‘Maybe it was just circumstance, or maybe he sensed that his time had come, but just in case I always carry the book with me. A year ago I was mountain climbing in Alaska. I had strayed from the trail and came to a dangerous overhang. The stone I was bracing myself on gave way, and I fell, but my jeans snagged miraculously on a jagged rock, and I was saved. I had the book in my pants pocket. Maybe that was just chance too. Who knows? Still, it makes me feel safe. Sometimes I think that I’m indestructible as long as I have it with me. When my own son gets drafted, I’m not so sure that I’ll want to give it to him.’

‘Give it to him when you’re eighty-three,’ Kevin suggested.

Kevin had just as many stories to tell about himself. One year he had returned from a trip to Nepal, arriving home on Christmas Eve. His family wasn’t expecting him, as he had called only his sister to tell her he was on his way and made her promise to keep his arrival a secret. He went directly from the airport to her house, where she outfitted him in a Santa Claus costume. Then, all dressed up, with a sack of brightly wrapped presents slung over his shoulder, his face covered with a thick, woolly beard, he knocked on his parents’ door. His father answered, and Kevin went into a Santa Claus routine. He asked his father and brother if they had been good little children, if they had behaved themselves and thought they deserved a present. They answered that they had, never suspecting who was hiding behind the beard.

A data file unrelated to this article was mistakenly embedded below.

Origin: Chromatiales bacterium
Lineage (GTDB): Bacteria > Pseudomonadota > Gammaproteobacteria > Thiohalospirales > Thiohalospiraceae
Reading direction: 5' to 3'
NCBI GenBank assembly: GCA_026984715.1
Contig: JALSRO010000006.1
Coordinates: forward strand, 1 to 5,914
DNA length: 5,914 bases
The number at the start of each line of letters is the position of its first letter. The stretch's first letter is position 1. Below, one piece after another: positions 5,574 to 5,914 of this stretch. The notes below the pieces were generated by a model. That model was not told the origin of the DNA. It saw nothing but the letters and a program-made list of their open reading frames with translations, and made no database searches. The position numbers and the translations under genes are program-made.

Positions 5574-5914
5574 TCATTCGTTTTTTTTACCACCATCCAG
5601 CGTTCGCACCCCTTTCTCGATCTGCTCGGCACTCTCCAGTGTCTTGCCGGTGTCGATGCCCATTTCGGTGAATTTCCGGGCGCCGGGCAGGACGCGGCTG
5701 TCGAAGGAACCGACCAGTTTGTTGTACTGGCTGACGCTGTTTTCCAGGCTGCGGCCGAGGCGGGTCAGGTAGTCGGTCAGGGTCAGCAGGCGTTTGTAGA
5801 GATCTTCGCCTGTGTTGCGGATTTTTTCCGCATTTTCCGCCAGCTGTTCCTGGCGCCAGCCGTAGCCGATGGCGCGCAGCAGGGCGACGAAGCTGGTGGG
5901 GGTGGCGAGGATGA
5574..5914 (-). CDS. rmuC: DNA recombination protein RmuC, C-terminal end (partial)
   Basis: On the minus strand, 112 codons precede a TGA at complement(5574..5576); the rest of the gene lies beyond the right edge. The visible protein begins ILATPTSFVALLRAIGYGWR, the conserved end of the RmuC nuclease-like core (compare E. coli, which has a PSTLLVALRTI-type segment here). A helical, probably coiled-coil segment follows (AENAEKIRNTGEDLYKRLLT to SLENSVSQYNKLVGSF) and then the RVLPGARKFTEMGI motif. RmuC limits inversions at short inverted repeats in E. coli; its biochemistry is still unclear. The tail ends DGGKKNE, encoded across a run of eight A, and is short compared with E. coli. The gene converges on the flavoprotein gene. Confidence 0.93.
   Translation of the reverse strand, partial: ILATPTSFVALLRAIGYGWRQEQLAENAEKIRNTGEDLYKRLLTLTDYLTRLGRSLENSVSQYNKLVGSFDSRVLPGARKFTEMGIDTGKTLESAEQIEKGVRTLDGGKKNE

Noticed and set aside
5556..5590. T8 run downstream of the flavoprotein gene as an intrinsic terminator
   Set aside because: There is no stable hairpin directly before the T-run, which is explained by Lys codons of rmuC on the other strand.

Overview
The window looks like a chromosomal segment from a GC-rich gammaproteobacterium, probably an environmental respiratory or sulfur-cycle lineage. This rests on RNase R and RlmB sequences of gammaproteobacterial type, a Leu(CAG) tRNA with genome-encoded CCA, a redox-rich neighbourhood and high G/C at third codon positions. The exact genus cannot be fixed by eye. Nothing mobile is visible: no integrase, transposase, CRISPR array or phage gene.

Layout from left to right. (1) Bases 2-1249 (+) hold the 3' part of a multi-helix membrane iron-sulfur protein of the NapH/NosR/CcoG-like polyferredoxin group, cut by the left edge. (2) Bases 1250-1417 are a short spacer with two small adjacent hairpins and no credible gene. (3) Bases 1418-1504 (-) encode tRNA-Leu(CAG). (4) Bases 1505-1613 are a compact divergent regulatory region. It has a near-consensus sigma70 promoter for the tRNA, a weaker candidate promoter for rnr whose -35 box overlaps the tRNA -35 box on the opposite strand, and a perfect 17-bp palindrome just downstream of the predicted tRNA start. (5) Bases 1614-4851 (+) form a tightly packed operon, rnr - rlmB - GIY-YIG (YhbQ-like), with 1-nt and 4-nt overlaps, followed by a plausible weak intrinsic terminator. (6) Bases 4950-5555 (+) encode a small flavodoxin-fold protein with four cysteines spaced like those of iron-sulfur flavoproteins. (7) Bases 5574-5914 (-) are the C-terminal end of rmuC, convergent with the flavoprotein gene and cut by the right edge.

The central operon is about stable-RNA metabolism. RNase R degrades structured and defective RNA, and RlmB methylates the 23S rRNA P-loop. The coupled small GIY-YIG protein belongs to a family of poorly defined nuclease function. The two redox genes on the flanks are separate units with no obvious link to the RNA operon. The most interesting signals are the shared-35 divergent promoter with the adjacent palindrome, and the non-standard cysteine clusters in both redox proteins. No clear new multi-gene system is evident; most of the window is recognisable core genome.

Finally Kevin couldn’t take it any longer and, choked with tears, cried out, ‘It’s me, Dad! Kevin!’

Marcus’s feet were still hurting since the rash had not cleared up. Karl told him that he should dry his feet thoroughly and keep off them. Marcus rubbed on more petroleum jelly and stretched out in the sun, but the flies and mosquitoes swarmed about his bare feet, and he was forced to cover them with a mosquito net.

Marcus wanted to have a look at Don Jorge’s son’s injured foot. The boy was called and came running over with only a rag wrapped around his foot. He took it off, and we could see that the swelling had gone down. There were no more signs of infection, and the wound was almost completely healed. The boy’s recovery made Marcus happy and proud.

That evening Don Jorge told us that his neighbours were willing to help build the raft. Tomorrow they would cut some balsa trees and float them down the river to the village. Don Jorge said that the raft would be ready within three or four days, depending on the weather. The balsa logs had to be thoroughly dry before they could be used. It was the end of November, and the rainy season would soon be upon us, but we hoped for a few sunny days to dry the logs. The amount of money – twenty dollars – that Don Jorge and his neighbours were asking for the work was ridiculously low, and we agreed among ourselves that we would give them more than that.

We wanted to buy foodstuffs from Don Jorge – rice, meat, fruits, and vegetables – for our stay in the village. If his wife was willing, we also wanted to hire her to prepare our meals and would pay her for both the food and her work. Don Jorge was amenable.

‘So now you’ve got a hotel with full board,’ Karl teased us. We prayed for good weather because Karl kept reminding us that he had to be back in La Paz by the beginning of December in order to pick up his uncle’s truck. He planned on our spending about a week on the Tuichi, so we had to start out as soon as possible.

‘Maybe,’ Karl added, ‘If we got to Rurrenabaque soon enough, we’ll be able to visit my uncle’s ranch. It’s not far from there. We could stay for a day or two.’